Can a Lie Be Justified


“A false witness will not go unpunished, and one who utters lies will not escape.” Proverbs 19:5

Good morning neighbor, this is the day the Lord hath made, let us be glad and rejoice in it.
Will the universe sustain a lie? Today the church is being inundated with a philosophy called “situational ethics,” which would have us believe that sometimes a lie can be right. I think that is a deadly and diabolical doctrine. A lie is never right – no matter what attempts we might make to justify it. “God is not a man who lies,” says the Scripture in Numbers 23:19, and in 1 John 2:21 we read, “No lie comes from the truth.” God cannot lie, and He will never delegate to you the task of lying for Him. When we take dishonesty into our lives we take fire into our lives – here and hereafter: “All liars – their share will be in the lake that burns with fire and sulfur (Revelation 21:8).”
“Situational ethics” proponents come up with all kinds of possible scenarios, such as: “What if someone came in your house to murder a member of your family and asked if that person was in. Would it not be right to lie in those circumstances?” Can you see the thrust of this question? It is the argument, “This is what we ought to do because it makes sense.” But once we view sin as an “ought,” it is magically turned into something that is “good.”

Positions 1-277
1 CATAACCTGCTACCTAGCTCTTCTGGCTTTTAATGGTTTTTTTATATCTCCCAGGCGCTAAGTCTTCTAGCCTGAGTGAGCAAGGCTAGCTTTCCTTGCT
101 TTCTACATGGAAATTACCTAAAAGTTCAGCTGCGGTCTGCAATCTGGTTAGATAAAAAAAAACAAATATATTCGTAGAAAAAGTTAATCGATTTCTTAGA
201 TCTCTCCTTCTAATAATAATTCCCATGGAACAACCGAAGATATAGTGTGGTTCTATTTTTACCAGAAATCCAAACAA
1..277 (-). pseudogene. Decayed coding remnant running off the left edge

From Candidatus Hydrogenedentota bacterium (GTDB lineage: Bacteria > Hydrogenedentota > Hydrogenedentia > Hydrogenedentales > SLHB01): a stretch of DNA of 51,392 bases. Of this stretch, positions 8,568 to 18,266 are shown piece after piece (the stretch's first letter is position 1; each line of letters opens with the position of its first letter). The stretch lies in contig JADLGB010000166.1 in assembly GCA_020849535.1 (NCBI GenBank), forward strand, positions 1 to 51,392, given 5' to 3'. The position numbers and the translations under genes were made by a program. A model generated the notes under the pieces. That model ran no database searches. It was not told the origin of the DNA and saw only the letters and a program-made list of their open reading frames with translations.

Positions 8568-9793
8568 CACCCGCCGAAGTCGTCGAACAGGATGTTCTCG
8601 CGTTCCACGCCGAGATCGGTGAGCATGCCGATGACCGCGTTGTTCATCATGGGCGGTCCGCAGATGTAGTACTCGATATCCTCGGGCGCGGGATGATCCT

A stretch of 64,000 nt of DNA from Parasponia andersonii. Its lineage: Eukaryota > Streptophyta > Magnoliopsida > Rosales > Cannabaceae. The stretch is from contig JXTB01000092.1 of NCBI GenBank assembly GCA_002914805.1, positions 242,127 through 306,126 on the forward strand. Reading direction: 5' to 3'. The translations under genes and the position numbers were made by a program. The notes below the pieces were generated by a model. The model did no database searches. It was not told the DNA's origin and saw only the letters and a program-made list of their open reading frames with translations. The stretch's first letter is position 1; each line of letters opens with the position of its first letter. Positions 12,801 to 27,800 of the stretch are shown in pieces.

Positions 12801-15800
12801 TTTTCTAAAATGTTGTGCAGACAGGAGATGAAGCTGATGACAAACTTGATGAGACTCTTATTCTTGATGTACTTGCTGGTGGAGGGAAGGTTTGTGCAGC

The Bible does not teach that anyone in any situation ought to sin. First Corinthian’s 10:13 teaches that because God is faithful, we will never find ourselves in a situation where we must sin, but there will always be a way of escape. God never calls upon us to break one of His laws in order to keep another.
Let me close with this, my friends. Solomon was wealthy, powerful, and influential. He was all too familiar with insincere friends and their deceitful ways. Wise people guard against hypocrisy – against being a hypocrite and against being the victim of one. As believers, we need to do three things:
(1) to learn to recognize those who are insincere and be
careful about trusting people too easily.
(2) to guard against developing quick relationships and
sharing personal, intimate information with others.
(3) to avoid people who flatter us and try to buy our
By doing these things, we will not be devastated when a so called friend betrays us or lies about us. We can handle such situations because we know what sinful people are capable of–especially those whose nature is insincere and deceitful. We should carry the wisdom of Jesus.
Let’s pray: O Father, in a world that seems to be always looking for excuses and exceptions, help me to steer my life by the clear statements of Your revealed will. I don’t want to measure up to exceptions; I want to conform to the rules–Your rules, Thank You for dying for all sin and shedding Your precious blood to cover my sins. In Jesus’ name I pray, Amen…

Dr. Kenneth Benton

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